BC Hydro officials were so alarmed by an earthquake that shook the ground at its sprawling Site C dam construction project in late November, they ordered a halt to all work and got on the phone to British Columbia’s Oil and Gas Commission (OCG). The 4.5 magnitude earthquake was linked to natural gas company fracking …
When the provincial government unveiled its new climate plan late last year, Environment Minister George Heyman, Green Party leader Andrew Weaver and Premier John Horgan presented a happy, united front as ceremonies got underway at Vancouver’s main library. But the biggest smiles of the day may have been on the faces of senior executives at …
As an Alberta-born and -raised earth scientist who has made a career studying fossil fuels and energy issues, I am dismayed at the bombardment of ‘fake news’ in print, online and TV ads from the Alberta government on the Trans Mountain Pipeline Expansion (TMX). These ads are repeated hourly on several TV stations. One ad …
Few regulations in British Columbia have died as quick and ignoble a death as a 2014 Order in Council exempting proposed natural gas plants from having to undergo environmental assessments. It was a change that fossil fuel companies drilling and fracking for natural gas in the northeast of the province had demanded for some time. …
The news media play a strong role in shaping how many Canadians understand issues like climate change—and the tensions between the fossil fuel industry and those seeking to transition to a low-carbon economy. But are the media providing a clear view of the debate surrounding these issues? And are all stakeholders’ voices being heard? Short …
On Sunday evening Alberta Premier Rachel Notley announced to the province that her government was legislating a temporary 8.7 per cent cut in the production of bitumen and conventional oil starting January 1, 2019. To the degree that the current price differential is the result of an excess supply of bitumen in the face of …
British Columbia’s Environmental Assessment Office bills itself as a “neutral” provincial agency. But there is evidence that this is not the case, and that BC Environment Minister George Heyman — who is tasked with “revitalizing” the province’s environmental assessment law — needs to make serious reforms. When a public regulator makes major decisions behind closed …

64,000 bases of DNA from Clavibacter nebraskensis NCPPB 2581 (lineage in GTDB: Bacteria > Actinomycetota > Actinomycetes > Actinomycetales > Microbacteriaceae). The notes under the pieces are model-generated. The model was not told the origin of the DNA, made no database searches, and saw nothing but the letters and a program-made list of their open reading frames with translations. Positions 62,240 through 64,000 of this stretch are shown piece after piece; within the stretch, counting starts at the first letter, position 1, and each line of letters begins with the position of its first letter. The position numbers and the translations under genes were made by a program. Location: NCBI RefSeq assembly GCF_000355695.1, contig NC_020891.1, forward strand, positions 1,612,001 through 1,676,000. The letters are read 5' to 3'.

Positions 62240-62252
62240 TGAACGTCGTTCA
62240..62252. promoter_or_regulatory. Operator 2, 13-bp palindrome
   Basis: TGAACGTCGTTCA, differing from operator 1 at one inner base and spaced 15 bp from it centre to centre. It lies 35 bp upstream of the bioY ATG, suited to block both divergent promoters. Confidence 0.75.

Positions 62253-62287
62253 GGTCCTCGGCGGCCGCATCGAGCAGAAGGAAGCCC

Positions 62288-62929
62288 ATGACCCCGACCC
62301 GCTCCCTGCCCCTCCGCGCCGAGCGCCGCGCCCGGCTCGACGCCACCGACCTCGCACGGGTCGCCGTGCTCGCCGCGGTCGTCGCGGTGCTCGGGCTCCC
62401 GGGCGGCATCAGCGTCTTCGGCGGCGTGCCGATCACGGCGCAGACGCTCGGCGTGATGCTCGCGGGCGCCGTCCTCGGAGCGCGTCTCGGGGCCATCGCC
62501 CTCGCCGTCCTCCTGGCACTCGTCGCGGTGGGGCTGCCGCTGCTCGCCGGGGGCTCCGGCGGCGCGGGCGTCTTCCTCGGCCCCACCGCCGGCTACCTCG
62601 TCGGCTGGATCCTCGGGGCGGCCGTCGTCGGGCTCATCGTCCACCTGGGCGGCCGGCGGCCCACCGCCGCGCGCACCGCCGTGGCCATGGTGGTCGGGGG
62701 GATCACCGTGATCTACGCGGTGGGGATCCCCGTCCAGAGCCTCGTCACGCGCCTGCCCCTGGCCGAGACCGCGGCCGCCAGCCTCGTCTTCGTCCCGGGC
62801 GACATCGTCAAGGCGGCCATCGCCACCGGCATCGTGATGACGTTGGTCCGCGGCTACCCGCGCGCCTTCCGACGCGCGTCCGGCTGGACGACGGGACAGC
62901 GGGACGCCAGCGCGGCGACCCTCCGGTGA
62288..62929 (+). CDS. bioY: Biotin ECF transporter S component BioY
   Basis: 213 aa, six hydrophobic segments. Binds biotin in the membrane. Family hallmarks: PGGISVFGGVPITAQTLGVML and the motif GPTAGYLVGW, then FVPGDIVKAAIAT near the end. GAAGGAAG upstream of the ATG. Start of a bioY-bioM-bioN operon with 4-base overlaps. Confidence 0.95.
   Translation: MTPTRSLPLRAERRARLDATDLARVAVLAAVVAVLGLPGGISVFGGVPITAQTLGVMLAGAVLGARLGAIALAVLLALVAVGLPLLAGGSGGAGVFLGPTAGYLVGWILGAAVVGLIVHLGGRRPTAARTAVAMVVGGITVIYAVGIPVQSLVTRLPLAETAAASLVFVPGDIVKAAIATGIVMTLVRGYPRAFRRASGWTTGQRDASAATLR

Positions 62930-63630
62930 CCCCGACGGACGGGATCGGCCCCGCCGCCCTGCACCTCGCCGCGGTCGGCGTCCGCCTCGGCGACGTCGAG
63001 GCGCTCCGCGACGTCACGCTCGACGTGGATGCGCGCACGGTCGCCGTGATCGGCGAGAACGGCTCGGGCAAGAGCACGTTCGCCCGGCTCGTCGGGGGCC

In a decision without precedent in its 25 years of existence, British Columbia’s Environmental Assessment Office (EAO) has told Progress Energy that two massive unauthorized dams that it built will not have to undergo environmental assessments. The decision comes after the company made an audacious request to the EAO to have the two dams declared …
LNG Canada’s final investment decision to build a natural gas liquefaction facility in Kitimat is a triumph of short-term politics over long-term responsibility to act on climate change. Exaggerated numbers have been used to sell the project to the public, while risks have been downplayed. The politics of liquefied natural gas (LNG) have a certain logic …
The road to hell is paved with good intentions, an economics professor of mine used to say back in the late 1980s. Concerned about the federal government’s inability to reign in fiscal deficits, hell back then was hitting a “financial wall” where the markets would no longer lend or would only do so at catastrophically …
“If you asked me two weeks ago if this could have happened, I would have said it couldn’t.” Imperial Metals president Brian Kynoch, spoke these words at a news conference on August 5, 2014, the day after the devastating collapse of a tailings dam at one of Imperial’s operations, the Mount Polley copper and gold …
In the past year, an energy dispute for the ages has played out in Canada, culminating in the federal government announcing that it will buy an aging oil pipeline for $4.5 billion and then twin it with a new high-capacity pipeline that would move massive amounts of diluted bitumen from Alberta to tidewater in British …